No Crocs on YK?

crocsYnet reports,

Rabbi Elyashiv of the Lithuanian stream of ultra-Orthodoxy has ruled that it is best not to wear Crocs shoes on Yom Kippur even though they are not made out of leather and, therefore, would seemingly be permissible for the holiday. His reasoning behind the ruling is that they are too comfortable, and thus don’t provide the level of suffering one should feel on the holiday.

Do with this what you will. (Haven’t Crocs’ 15 minutes expired, even in Israel?)

G’mar tov, everyone!

Filed under Hareidim, Religion, Yom Kippur

9 Responses to “No Crocs on YK?”

  1. If you really want to mortify your flesh, there may be better religious options. This seems like a strange detour from the original purpose of humility and reminding us of our mortality, but I’ve never fully understood religious orthodoxy.


    David · September 27th, 2009 at 2:34 pm
  2. Sorry, I don’t understand how it’s ok to wear sneakers and not crocs. This just goes to show you, don’t ask in the first place. ?? ??? ????? ? ????, ?’??? ????


    ??? · September 27th, 2009 at 3:23 pm
  3. Personally, I find Crocs both ugly and extremely uncomfortable. So by Rabbi Elyashiv’s logic, I suppose I should make a point of wearing them for the next 26 hours.

    Except that, oh, wait, my understanding of Judaism doesn’t include hair shirts or self-flagellation, either.


    Pedantka · September 27th, 2009 at 3:38 pm
  4. Crocs were ubiquitous at the (modern orthodox Ashkenazi) shul I davened at for YK in Jerusalem yesterday. I’d guess that between 25-50% of men were wearing them. I don’t think there was any fashion statement involved; this was a very unpretentious shul.

    I can’t comment on the general popularity of Crocs in Israel, since I’m just visiting.

    Maybe R. Elyashiv is an advocate of Steve Martin’s “Cruel Shoes” for YK. www.stevemartin.com/world_of_steve/audio/cruel_shoes.php


    Andy · September 29th, 2009 at 2:00 am
  5. I actually see eye-to-eye with R. Elyashiv on this one. This ruling considers the spirit of the law and not just the letter. The original prohibition is “ne’ilat sandal”: wearing shoes. It doesn’t say anything about leather; in those days, real shoes *were* leather, and anything else was an inferior substitute. Now that many non-leather options exist, it would stand to reason that the way to observe the spirit of this prohibition on Yom Kippur is to wear something (or nothing) other than the shoes one normally wears, which for some people might be Crocs (not me…).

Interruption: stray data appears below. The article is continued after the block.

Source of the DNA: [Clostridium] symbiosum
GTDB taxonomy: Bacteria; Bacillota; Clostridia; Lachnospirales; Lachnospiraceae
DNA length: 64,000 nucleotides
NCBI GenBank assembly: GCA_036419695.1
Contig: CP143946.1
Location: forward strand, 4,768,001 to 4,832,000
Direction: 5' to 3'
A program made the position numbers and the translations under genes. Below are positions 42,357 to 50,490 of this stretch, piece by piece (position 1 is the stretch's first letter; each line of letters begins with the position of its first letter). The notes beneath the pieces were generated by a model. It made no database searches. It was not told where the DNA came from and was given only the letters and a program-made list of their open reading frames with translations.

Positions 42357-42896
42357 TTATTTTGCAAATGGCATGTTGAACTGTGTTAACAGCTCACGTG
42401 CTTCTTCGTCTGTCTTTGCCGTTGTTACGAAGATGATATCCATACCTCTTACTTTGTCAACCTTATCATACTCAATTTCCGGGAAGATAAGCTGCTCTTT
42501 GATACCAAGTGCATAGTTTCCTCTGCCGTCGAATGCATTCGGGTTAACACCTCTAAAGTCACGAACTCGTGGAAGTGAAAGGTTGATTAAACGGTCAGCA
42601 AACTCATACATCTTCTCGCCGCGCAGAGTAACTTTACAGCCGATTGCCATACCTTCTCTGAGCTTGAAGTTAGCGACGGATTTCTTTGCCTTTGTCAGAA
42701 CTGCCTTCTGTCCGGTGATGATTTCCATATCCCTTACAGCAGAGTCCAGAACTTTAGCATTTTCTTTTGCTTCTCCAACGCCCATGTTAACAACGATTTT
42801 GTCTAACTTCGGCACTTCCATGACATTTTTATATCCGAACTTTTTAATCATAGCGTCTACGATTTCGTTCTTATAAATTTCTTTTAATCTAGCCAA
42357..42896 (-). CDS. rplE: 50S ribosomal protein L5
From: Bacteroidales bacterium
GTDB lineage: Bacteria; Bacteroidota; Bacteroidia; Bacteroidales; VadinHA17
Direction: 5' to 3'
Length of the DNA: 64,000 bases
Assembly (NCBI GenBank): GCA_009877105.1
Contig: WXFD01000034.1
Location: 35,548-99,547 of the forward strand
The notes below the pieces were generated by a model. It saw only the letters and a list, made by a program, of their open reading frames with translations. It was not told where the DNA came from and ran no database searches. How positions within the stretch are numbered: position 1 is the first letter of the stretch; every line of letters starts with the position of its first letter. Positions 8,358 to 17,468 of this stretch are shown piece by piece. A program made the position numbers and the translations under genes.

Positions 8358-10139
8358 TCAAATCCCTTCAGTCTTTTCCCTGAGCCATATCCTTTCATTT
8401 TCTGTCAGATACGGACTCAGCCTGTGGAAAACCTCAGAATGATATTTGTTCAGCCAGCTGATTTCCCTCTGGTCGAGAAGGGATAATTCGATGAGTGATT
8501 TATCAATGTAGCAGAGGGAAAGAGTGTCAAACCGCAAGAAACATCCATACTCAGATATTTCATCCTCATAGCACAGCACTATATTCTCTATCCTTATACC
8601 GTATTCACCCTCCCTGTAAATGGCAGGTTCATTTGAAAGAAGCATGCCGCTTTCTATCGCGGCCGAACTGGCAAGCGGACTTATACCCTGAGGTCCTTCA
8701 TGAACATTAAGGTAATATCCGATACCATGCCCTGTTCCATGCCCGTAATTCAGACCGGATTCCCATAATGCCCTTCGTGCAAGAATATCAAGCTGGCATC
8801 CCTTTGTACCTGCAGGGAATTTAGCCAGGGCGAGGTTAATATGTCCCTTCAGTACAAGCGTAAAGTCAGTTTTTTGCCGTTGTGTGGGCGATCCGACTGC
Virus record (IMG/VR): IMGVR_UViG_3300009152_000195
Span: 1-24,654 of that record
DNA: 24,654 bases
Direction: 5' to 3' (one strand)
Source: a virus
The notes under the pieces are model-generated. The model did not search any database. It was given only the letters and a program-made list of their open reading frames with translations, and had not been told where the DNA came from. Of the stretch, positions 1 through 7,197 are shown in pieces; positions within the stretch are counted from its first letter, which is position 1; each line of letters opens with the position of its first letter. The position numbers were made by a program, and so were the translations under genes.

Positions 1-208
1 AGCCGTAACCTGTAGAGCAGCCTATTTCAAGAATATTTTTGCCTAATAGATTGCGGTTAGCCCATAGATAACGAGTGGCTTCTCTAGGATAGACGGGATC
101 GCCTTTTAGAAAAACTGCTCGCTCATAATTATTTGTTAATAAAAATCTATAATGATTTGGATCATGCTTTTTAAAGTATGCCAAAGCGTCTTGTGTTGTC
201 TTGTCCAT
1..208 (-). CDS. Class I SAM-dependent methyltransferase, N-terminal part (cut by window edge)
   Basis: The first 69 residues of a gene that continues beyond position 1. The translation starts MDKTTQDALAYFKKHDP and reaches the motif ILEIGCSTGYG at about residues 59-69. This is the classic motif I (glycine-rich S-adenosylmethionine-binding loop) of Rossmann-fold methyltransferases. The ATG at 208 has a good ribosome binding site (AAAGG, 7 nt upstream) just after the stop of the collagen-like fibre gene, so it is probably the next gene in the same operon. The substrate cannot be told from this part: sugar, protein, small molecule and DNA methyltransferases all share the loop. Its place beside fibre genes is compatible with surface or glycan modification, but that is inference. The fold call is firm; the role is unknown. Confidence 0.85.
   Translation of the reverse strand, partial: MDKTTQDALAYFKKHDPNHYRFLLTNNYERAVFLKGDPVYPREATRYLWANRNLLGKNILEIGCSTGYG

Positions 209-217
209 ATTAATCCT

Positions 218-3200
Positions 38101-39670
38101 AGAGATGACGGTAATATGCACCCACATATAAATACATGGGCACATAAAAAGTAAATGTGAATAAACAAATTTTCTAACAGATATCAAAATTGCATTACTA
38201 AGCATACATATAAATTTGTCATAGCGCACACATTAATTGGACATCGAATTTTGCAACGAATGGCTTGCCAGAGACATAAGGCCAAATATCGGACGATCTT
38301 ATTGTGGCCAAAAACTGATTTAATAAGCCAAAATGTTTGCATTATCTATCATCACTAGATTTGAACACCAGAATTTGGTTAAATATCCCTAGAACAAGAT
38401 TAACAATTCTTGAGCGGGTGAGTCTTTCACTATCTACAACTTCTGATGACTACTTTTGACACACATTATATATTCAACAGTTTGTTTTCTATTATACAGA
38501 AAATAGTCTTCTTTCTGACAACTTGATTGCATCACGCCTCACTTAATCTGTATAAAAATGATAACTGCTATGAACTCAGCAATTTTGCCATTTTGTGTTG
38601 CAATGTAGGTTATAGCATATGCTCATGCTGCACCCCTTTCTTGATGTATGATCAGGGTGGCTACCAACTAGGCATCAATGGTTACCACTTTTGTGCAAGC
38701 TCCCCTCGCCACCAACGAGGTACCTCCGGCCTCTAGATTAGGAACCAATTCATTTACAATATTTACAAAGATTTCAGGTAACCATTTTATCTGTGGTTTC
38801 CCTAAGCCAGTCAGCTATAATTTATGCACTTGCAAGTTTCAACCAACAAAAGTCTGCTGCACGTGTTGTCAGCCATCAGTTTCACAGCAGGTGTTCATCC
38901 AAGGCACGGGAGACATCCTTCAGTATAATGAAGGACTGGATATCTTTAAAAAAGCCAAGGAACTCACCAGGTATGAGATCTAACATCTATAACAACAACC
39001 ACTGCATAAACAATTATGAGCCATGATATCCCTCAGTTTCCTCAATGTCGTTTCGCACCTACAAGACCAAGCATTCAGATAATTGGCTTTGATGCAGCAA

BZ · September 29th, 2009 at 7:43 am
  6. 75% of men, women and children at the lubavitch shul i davened at were wearing them, including the most chasidic of the bunch.


    T · September 30th, 2009 at 8:16 am
  7. At my shul, Converse All-Stars and Vans still ruled the day. They are surely not comfortable, but I do take some pleasure davening while wearing shoes that say “Rad” all around the soles.


    dlevy · September 30th, 2009 at 11:46 am
  8. Eh, I still think my Yom Kippur footwear is the coolest around. Rope sandals, anyone? www.nomadicstate.com/


    Desh · September 30th, 2009 at 12:22 pm
  9. T, Lubavitch is not Litvish. Quite the opposite.


    B.BarNavi · October 1st, 2009 at 1:08 am

Leave a Reply

If your comment does not immediately appear, do not freak out and repost your message a dozen times. Please note that all new visitors must have their first comment approved by the editor, and you must provide a legitimate e-mail address and use the same username for the system to "remember" you. The editor maintains the right to refuse comments deemed inappropriate or unhelpful. Users who repeatedly delve into ad hominem attacks or other troll-like behavior will be banned.

Trackback (Right-click & 'Copy Link...') | Comments RSS

"I may attack a certain point of view which I consider false, but I will never attack a person who preaches it. I have always a high regard for the individual who is honest and moral, even when I am not in agreement with him. Such a relation is in accord with the concept of kavod habriyot, for beloved is man for he is created in the image of God." —Rav Joseph Soloveitchik